Temporal-Difference learning underpins the acquisition of intertemporal preferences for high-value food rewards in humans

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  • Timothy Davies

    Research areas

  • PhD, School of Psychology


Evolutionary perspectives posit that weight gain, obesity, and associated health complications occur due to the application of inherited foraging strategies in environments where highly-palatable, energy-dense food is easily obtainable (Lieberman, 2006). Human tolerance to risk is an obvious target to test this perspective experimentally. My thesis operationalised risk in terms of delay variability, where young, healthy participants made selections between two schedules that delivered high-value food rewards after either variable or fixed delays. I also applied a suite of computational models to specify the mechanisms of variable or fixed delay schedule preferences. Overall, preferences for variable delay schedules were enhanced when the last food reward received was delivered immediately. Experiment 1 found that this effect was not moderated by an operationalised environment of mild food scarcity. Experiment 2 demonstrated that individuals in states of heightened hunger were more likely to select the variable delay schedule following immediate food delivery. Experiment 3 revealed that individuals who attend towards visual cues that signal the duration of delays before the delivery of food rewards were more likely to select the variable delay schedule following short and fixed delays, but less likely following long delays, suggesting a form of delay aversion. I also found some evidence to suggest that variable delay schedule preferences were sensitive to BMI and temporal discounting, highlighting the potential relevance of this research for understanding food-seeking strategies in populations vulnerable to weight gain. A simple TD n-Step learning model was able to capture the acquisition of preferences when food rewards were delivered after every selection, and motivation to consume the rewards on offer was high. These data suggest that humans value the delivery and consumption of quick food more highly than food that is delayed, and will tolerate risks of longer delays for the possibility of receiving food rewards at the earliest opportunity. The acquisition of variable delay schedule preferences is likely underlined by temporal discounting and learning.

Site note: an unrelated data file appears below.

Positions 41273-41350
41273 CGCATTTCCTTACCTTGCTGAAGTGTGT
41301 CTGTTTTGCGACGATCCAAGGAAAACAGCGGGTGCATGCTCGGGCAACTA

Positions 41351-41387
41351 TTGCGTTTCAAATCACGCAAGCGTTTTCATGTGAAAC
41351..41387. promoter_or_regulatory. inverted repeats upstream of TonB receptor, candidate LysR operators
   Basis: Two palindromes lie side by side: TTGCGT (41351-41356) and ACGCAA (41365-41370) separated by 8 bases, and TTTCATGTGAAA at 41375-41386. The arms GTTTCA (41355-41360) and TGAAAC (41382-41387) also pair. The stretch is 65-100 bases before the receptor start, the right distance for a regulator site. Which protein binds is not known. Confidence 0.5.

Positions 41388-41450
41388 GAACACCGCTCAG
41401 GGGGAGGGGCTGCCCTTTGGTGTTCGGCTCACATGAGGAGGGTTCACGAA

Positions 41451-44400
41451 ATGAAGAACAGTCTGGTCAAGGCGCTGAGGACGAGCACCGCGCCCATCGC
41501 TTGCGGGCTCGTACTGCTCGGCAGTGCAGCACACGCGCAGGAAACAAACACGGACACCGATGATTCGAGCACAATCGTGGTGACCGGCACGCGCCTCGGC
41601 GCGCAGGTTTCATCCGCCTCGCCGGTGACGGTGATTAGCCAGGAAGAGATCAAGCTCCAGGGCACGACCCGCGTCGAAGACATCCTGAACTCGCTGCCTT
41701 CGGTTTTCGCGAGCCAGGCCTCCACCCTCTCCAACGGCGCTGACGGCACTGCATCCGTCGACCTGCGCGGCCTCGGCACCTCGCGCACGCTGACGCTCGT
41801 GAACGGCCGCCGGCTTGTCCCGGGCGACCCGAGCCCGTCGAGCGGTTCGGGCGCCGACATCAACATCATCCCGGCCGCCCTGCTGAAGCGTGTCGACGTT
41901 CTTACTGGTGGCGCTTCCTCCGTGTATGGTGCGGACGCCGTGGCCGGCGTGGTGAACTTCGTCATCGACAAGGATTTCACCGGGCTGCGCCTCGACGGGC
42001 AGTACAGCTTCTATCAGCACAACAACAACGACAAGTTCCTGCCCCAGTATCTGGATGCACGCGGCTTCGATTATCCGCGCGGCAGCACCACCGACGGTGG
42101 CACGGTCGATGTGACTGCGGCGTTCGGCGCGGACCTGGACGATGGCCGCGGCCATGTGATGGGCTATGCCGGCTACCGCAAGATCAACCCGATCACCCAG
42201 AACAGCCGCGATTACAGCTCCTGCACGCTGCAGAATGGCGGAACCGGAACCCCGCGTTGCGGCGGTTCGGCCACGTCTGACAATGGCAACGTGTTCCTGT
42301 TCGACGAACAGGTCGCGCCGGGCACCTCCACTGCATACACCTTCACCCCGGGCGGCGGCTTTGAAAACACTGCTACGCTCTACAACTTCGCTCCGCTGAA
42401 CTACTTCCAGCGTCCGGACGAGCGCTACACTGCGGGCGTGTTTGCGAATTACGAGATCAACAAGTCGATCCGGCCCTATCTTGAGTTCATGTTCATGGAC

Original languageEnglish
Awarding Institution
Award date28 Nov 2018